Advanced Driving Course in Texas – Photo Gallery

A three-day ‘Bronze Advanced Driving Course’ for a Fortune-100 corporation in Texas, last week, turned up an excellent variety of roads and circumstances to help us discuss many of the 300-plus safety topics we cover at Advanced Drivers of North America [ADoNA], in our enhanced-safety curriculum for corporate and professional drivers.

Great confusion was caused by two construction zone trucks displaying “move to the right” arrows, above, when they pulled over across all three lanes to the right-side shoulder and stopped, but made all of those lane changes with the arrows still flashing, so several vehicles followed them!  As always, this photo was taken from a totally safe distance, with a long lens. (Copyright image, 2018.)

All of the safety topics touched upon in this post are things which we discuss in detail with existing and prospective clients, initially in respect of fourteen key areas and later in much greater detail.

Despite the opening photograph, above, the weather was deceptively wonderful at the start of the course, but it went from this through heavy rain, to ice warnings, all of which added to the variety of topics and safety issues we could cover.  Best-quality driver safety training emphatically can not be adequately covered by briefly teaching just a half-dozen topics — one need only look at high-quality statistical analyses of crashes to realize this.  (Copyright image, 2018.)

Pedestrian safety — along with the well-being of all other “vulnerable road users” [VRU] — always features strongly in our various courses, not only because at present a grossly-excessive 6,000 pedestrians are being killed each year on the roads of the USA, often due in part to inadequate safety facilities, but also because as with any at-fault crash, a corporate driver hitting and killing or badly injuring a pedestrian can result in a lawsuit and major financial losses for the corporation, especially if drivers have not been adequately trained for safety.

Approaching Dallas from the south for some driver training work in the busy, downtown area, but naturally we were focussing on the important topics of “lane discipline” and best-practise, safe highway driving in general, on the way there.  (Copyright image, 2018.)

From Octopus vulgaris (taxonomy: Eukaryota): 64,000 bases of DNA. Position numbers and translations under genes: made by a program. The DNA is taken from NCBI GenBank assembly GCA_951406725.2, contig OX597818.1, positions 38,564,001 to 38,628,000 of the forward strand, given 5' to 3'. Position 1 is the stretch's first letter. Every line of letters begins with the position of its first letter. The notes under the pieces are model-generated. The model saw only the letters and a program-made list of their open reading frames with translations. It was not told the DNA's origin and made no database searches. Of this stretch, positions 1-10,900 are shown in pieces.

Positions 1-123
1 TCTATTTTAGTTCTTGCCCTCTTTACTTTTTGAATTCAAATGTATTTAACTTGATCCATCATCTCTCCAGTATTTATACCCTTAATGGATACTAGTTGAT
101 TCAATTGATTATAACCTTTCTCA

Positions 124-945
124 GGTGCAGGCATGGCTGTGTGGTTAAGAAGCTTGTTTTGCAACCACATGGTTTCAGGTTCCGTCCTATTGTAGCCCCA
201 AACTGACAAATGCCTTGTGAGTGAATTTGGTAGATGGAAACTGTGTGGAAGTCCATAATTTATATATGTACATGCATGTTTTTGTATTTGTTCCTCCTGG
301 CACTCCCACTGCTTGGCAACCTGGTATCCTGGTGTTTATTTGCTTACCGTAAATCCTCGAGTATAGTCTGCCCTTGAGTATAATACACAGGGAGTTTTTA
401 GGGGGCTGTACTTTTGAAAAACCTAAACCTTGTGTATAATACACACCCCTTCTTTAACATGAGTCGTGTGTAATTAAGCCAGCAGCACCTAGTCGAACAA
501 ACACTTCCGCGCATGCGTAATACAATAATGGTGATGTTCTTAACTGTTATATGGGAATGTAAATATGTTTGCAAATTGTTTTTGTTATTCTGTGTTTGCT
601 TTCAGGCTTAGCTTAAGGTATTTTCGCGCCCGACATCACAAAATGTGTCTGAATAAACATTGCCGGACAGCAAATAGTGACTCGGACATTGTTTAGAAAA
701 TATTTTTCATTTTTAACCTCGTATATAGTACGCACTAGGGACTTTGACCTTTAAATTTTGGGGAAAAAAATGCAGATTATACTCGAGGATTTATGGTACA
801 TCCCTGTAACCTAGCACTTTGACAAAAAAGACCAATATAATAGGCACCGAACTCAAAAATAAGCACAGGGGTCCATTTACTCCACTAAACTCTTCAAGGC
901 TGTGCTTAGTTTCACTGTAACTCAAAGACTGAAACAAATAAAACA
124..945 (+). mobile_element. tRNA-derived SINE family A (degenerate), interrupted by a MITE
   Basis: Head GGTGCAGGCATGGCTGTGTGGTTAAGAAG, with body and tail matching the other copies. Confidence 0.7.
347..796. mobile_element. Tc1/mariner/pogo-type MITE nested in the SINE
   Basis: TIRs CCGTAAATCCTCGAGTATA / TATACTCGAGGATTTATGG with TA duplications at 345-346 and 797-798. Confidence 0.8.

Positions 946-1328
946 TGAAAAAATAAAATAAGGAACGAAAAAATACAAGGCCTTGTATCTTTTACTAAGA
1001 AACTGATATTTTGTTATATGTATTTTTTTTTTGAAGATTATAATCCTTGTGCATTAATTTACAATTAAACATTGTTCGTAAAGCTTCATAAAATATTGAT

One of the most important features in any driver safety training regime is, of course, the depth of training of its instructors.  This is something we take very seriously indeed at Advanced Drivers of North America, although we know of competitors who train their instructors for only five days, or even just two days, and that’s from scratch — people who up until that point know nothing about truly safe driving other than what they learned while taking their own driving test, often decades previously.

In a nearby city, all sorts of unsafe things were happening in a school zone as the kids were heading for home.  Apart from the driver of the cross-flow sedan, in the foreground clearly not having seen the young lady who was waiting to use the crosswalk, there were other teenagers on the median and jaywalking (see photo), up ahead, and several vehicles made U-turns through gaps in the median.  Insufficient crosswalks on the divided highway was a clear safety issue and something that demands a lot of all the drivers in the vicinity.  (Copyright image, 2018.)

At ADoNA, even our most experienced instructors are never allowed to guess what the answer to any question might be.  Everything we do is research-based whenever that is possible, and failing that it is a combination of global best practices blended appropriately with U.S. safety culture.  Neither of those features work well in isolation.

Something that many people see a few times in their life is a straight line between wet and dry on a road, literally where the edge of a rainstorm passed by, but this was the first time I had seen one where the line coincided with a bridge.  (Copyright image, 2018.)

If you would like some insight into our standards, we suggest that you check out the driver safety resume of our chief instructor and compare it to any individual at any other training supplier in the country.